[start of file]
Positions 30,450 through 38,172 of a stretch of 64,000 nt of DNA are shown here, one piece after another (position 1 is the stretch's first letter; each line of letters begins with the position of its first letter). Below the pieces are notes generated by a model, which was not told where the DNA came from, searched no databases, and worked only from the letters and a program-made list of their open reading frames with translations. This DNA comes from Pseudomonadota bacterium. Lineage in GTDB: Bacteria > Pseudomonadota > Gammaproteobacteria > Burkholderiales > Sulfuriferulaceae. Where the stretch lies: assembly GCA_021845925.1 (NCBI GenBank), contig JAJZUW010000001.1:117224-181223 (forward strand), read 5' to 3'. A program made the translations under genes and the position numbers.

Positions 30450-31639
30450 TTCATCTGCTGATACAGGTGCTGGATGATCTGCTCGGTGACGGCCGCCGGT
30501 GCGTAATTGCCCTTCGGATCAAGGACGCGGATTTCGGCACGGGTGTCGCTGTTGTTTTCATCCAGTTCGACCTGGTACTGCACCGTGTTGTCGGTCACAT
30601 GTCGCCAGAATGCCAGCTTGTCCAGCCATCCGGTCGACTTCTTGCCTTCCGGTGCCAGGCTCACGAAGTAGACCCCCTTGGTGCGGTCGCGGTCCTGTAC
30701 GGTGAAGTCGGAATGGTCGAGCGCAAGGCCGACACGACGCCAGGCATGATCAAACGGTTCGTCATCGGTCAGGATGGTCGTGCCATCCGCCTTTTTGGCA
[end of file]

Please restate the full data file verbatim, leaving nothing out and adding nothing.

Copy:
Positions 30,450 through 38,172 of a stretch of 64,000 nt of DNA are shown here, one piece after another (position 1 is the stretch's first letter; each line of letters begins with the position of its first letter). Below the pieces are notes generated by a model, which was not told where the DNA came from, searched no databases, and worked only from the letters and a program-made list of their open reading frames with translations. This DNA comes from Pseudomonadota bacterium. Lineage in GTDB: Bacteria > Pseudomonadota > Gammaproteobacteria > Burkholderiales > Sulfuriferulaceae. Where the stretch lies: assembly GCA_021845925.1 (NCBI GenBank), contig JAJZUW010000001.1:117224-181223 (forward strand), read 5' to 3'. A program made the translations under genes and the position numbers.

Positions 30450-31639
30450 TTCATCTGCTGATACAGGTGCTGGATGATCTGCTCGGTGACGGCCGCCGGT
30501 GCGTAATTGCCCTTCGGATCAAGGACGCGGATTTCGGCACGGGTGTCGCTGTTGTTTTCATCCAGTTCGACCTGGTACTGCACCGTGTTGTCGGTCACAT
30601 GTCGCCAGAATGCCAGCTTGTCCAGCCATCCGGTCGACTTCTTGCCTTCCGGTGCCAGGCTCACGAAGTAGACCCCCTTGGTGCGGTCGCGGTCCTGTAC
30701 GGTGAAGTCGGAATGGTCGAGCGCAAGGCCGACACGACGCCAGGCATGATCAAACGGTTCGTCATCGGTCAGGATGGTCGTGCCATCCGCCTTTTTGGCA